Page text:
Recruiting open textbook authors

This post was written by Adrian Stagg, Manager (Open Educational Practice), University of Southern Queensland

For many Australian institutions, open education represents a new opportunity that offers advantages and freedoms for staff but can present challenges of workload, buy-in, value, and even the risk of being seen as ‘the newest higher education fad’. Therefore, librarians advocating for open text adoption and adaptation need to demonstrate the value of open approaches, which means aligning with their academic colleagues’ existing needs. What follows is a list of methods that have yielded positive results by positioning openness as an extension of existing practice.

This approach uses Professor Emeritus Geoff Scott’s ‘Listen, Link, Lead’ maxim; that is:

(i) Listen for the problems and opportunities when working with academic staff. Liaison librarians do this daily and have excellent relationships with Faculty, often based on a ‘problem solver’ reputation.

(ii) Link (where appropriate and relevant) the issue at hand with open education. There are plenty of examples below, and again, part of the daily practice of any liaison work.

(iii) Lead. Be prepared to offer a strategy evidenced by practice examples.

Whilst ‘Listen, Link, Lead’ is core business for most librarians, it’s a handy way to frame discussions.

Linking examples

The examples below might serve as a touchstone for your experiences or as a base for extending practice with potential academic authors.

Textbook design and use

Custom texts: There are many good reasons to create custom texts, from providing a curated selection of the most relevant chapters for students to broadening the disciplinary narrative beyond a single author to providing varying points of view on key concepts. Commercial publishers will provide these texts, but they are often very expensive for students, and the legal frameworks for sharing may restrict the content. The same approach can be used with open textbooks when the licences are compatible. Faculty can select a range of free and open texts and construct a custom text. They also have the freedom to add or revise content that provides introductory or bridging information to create context.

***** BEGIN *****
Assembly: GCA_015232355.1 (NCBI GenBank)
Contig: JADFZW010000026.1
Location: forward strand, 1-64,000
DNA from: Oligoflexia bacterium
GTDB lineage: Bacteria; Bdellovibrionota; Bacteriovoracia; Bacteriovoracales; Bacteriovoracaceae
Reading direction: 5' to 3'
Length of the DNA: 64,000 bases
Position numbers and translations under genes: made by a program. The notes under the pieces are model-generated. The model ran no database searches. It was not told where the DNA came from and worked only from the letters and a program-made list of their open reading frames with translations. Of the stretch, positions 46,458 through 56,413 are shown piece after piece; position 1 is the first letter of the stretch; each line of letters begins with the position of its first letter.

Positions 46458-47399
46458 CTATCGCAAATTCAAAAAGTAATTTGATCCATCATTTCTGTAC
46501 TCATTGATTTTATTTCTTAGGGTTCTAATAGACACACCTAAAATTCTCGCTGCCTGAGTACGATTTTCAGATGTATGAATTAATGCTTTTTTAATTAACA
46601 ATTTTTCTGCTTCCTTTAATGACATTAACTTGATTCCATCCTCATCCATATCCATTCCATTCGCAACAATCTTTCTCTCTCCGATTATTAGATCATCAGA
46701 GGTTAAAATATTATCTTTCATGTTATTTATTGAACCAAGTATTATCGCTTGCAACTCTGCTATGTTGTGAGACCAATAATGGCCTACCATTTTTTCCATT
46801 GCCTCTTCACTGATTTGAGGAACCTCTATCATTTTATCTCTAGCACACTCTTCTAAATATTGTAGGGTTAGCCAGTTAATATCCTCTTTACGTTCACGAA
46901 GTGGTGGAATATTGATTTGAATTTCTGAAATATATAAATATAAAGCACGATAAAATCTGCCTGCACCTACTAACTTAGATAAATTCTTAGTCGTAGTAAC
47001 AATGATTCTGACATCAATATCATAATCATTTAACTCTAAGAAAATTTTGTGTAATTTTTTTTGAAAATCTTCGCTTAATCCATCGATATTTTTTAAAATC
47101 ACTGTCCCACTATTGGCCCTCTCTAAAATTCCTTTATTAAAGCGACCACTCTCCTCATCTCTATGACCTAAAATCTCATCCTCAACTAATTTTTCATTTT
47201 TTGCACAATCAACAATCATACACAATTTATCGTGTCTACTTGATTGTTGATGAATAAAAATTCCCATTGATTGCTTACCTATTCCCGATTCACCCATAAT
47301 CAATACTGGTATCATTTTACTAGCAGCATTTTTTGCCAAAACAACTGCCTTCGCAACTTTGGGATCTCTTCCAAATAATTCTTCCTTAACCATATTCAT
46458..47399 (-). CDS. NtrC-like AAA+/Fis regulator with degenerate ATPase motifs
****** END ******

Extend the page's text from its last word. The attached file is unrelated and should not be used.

Edition wars: Sometimes, a new edition creates chaos and miscommunication between the lecturer and students. Based on course/unit renewal cycles, transitioning to the new edition may be problematic. This, of course, creates supply issues for students, potential challenges for the campus bookshop, and plenty of opportunities for misunderstanding. Given that open texts remain free and openly accessible, lecturers might consider adopting a text and then slowly updating and contextualising the content over semesters. Then, they can publish the changes at the beginning of the semester and link to the texts via the learning management system.

Online and interactive content: Interactive activity design has been a staple of higher education. Keeping students engaged with study during disruptive events (such as COVID lockdowns) is even more important.

Most universities offer online modes from 2020 onwards, and open texts can support that transition. Lecturers who want to embed existing assets or have expressed interest in tools like H5P could be your next authors. Suggest they use legacy content (appropriately checked for third-party Copyright) with embedded activities as the frame for an open text. For example, they might consider a smaller-scale text that slowly grows each semester.

Access issues

Supply chains: Do you know any lecturers affected by supply chain issues during COVID? Delays on shipments led to student access issues, library closures made accessing texts (as opposed to purchasing them) more difficult, and Australian unemployment levels also exerted financial pressure on students. Textbooks are the only cost a lecturer can directly influence, and online open texts are readily accessible in various formats on the first day of semester.